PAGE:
Despite the benefit of these distractions from JFK's death, the city resisted coming to grips with the historical reality that rocked the world. Most Dallasites preferred to forget. The local Press Club, which stages an annual review of news highlights of the preceding year, did not include a single word about the assassination in its show the next spring. Many advocated bulldozing the School Book Depository.

Kennedy family photos released
Kerry reignites JFK conspiracy theories

County of Dallas engineer Judson Shook Jr. saved the building by engineering its purchase and rehabilitation, providing space for a fitting memorial. Preservationist Lindalyn Adams and her allies helped realize that goal. After years of fits and starts, the Sixth Floor Museum opened its doors in 1989, and today is home to authoritative historical archives surrounding the Kennedy tragedy, including more than 1,100 oral histories.

Fifty years after the trauma it suffered, Dallas is a vibrant city that boasts a host of Fortune 500 companies, an active arts scene and a growing population and economy. But until now, the city itself never has officially come to peace with the event.

Dallas has set a tone of quiet dignity and grace to observe the 50th anniversary of President Kennedy's death on Friday, November 22.

Mayor Mike Rawlings adopted an enlightened pre-emptive strategy more than a year ago to marginalize would-be sensationalists and conspiracy mongers who might seek to dominate the milestone. Thus, more than 1,000 journalists from around the world will experience a simple one-hour ceremony to honor the memory of President John F. Kennedy in an address by noted historian David McCullough. More than 5,000 attendees who won standing-room-only free admission will view proceedings within a secured area of Dealey Plaza, site of the assassination.

Next door, the Sixth Floor Museum will offer its vast resources, along with a series of special programs, to the tide of journalists, researchers and the general public expected to descend on the city.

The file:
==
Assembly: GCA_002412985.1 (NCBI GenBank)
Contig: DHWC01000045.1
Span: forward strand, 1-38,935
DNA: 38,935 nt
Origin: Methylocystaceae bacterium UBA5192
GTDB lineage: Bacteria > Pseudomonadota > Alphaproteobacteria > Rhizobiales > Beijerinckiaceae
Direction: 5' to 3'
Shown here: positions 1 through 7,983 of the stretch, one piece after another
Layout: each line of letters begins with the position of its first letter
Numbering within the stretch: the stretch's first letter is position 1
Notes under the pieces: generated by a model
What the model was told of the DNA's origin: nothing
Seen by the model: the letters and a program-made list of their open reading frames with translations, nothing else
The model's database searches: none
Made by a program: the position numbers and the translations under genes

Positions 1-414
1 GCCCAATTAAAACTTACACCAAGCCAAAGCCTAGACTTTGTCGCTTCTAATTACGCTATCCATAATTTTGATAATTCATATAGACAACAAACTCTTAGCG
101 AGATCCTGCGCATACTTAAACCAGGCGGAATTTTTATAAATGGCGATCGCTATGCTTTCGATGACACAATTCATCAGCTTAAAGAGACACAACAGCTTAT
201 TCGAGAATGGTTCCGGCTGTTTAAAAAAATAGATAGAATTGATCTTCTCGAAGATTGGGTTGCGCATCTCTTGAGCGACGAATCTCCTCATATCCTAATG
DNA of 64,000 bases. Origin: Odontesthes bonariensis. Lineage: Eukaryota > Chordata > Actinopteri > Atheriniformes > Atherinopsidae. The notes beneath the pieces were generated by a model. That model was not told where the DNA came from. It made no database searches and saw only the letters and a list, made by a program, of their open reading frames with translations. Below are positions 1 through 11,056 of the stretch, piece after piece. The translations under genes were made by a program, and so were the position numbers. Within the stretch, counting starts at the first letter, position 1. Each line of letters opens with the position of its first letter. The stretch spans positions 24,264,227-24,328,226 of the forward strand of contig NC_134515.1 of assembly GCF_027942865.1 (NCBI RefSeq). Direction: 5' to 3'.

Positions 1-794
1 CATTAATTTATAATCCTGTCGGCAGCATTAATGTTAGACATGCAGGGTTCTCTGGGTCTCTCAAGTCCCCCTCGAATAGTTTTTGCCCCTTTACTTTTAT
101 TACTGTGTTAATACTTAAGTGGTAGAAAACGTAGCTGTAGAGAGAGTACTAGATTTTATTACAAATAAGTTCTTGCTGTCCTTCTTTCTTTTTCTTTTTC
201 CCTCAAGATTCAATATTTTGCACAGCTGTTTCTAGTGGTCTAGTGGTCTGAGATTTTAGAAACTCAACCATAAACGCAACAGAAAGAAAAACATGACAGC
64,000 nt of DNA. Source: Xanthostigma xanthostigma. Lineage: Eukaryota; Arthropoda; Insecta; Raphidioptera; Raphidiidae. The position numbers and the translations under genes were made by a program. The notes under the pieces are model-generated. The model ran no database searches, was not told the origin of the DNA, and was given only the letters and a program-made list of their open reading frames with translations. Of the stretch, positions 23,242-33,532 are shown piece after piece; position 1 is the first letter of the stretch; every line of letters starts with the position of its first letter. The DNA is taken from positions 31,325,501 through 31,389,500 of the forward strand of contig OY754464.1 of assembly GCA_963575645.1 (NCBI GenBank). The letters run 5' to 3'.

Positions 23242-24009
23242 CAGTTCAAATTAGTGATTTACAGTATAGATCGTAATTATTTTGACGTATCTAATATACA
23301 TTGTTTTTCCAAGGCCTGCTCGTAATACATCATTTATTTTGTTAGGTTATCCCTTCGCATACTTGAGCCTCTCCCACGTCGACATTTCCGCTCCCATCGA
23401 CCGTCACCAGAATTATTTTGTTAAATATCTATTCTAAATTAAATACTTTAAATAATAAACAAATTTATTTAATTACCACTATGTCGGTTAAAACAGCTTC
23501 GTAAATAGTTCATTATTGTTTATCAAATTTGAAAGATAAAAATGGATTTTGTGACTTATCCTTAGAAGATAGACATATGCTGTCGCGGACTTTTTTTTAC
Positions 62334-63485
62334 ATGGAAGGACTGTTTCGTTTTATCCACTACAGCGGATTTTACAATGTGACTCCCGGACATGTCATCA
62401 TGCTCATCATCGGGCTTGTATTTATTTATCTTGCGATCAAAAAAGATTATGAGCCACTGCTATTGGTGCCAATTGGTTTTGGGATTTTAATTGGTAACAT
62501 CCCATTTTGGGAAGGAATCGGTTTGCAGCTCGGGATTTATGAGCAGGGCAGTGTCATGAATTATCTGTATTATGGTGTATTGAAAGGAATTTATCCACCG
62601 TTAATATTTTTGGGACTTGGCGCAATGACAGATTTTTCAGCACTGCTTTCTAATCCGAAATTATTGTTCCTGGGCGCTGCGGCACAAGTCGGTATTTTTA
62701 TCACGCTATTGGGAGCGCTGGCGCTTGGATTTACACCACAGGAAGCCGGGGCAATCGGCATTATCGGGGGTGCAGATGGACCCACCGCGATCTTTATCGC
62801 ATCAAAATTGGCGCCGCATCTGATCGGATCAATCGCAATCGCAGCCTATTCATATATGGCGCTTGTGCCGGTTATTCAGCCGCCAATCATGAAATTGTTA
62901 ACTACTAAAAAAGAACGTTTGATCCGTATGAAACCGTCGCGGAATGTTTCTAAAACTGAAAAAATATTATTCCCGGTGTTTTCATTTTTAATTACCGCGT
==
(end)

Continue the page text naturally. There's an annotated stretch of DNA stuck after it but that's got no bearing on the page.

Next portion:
The city's initiative has led to the organic rise of other notable gestures across Texas in the weeks ahead. At nearby Fort Worth, an eight-foot bronze statue of Kennedy stands in JFK Tribute Plaza, the site where Kennedy spoke to thousands in a misting rain hours before he was killed. A few miles west of downtown, the Amon Carter Museum of American Art will show fine art that had hung in the Kennedys' suite at the Hilton Hotel Texas the night before his death. The Fort Worth Public Library and the University of Texas Library at nearby Arlington both offer extensive exhibitions of photographs from JFK visits to Fort Worth and Dallas.

To the south, the LBJ Library in Austin offers exhibits on the assassination, Johnson's ascension to the presidency and his tenure as the nation's new leader. Visitors can hear Lady Bird Johnson's tape-recorded diary from several days surrounding the tragedy. Sixty miles to the west of Austin, the LBJ Ranch offers free admission to the Texas White House of the 1960s.

Although Dallas and Texas never can erase the heartbreak of that day in 1963, this mosaic of honor should touch the hearts of those who mourn the passing of JFK, and help the nation and the world finally come to peace with that tragic time in our history.

Follow us on Twitter @CNNOpinion.

Join us on Facebook/CNNOpinion.

The opinions expressed in this commentary are solely those of Julian Read.

ADVERTISEMENT
Part of complete coverage on
December 20, 2014 -- Updated 0242 GMT (1042 HKT)
Conservatives know easing the trade embargo with Cuba is good for America. They should just admit it, says Fareed Zakaria.
December 20, 2014 -- Updated 0112 GMT (0912 HKT)
We're a world away from Pakistan in geography, but not in sentiment, writes Donna Brazile.
December 19, 2014 -- Updated 1709 GMT (0109 HKT)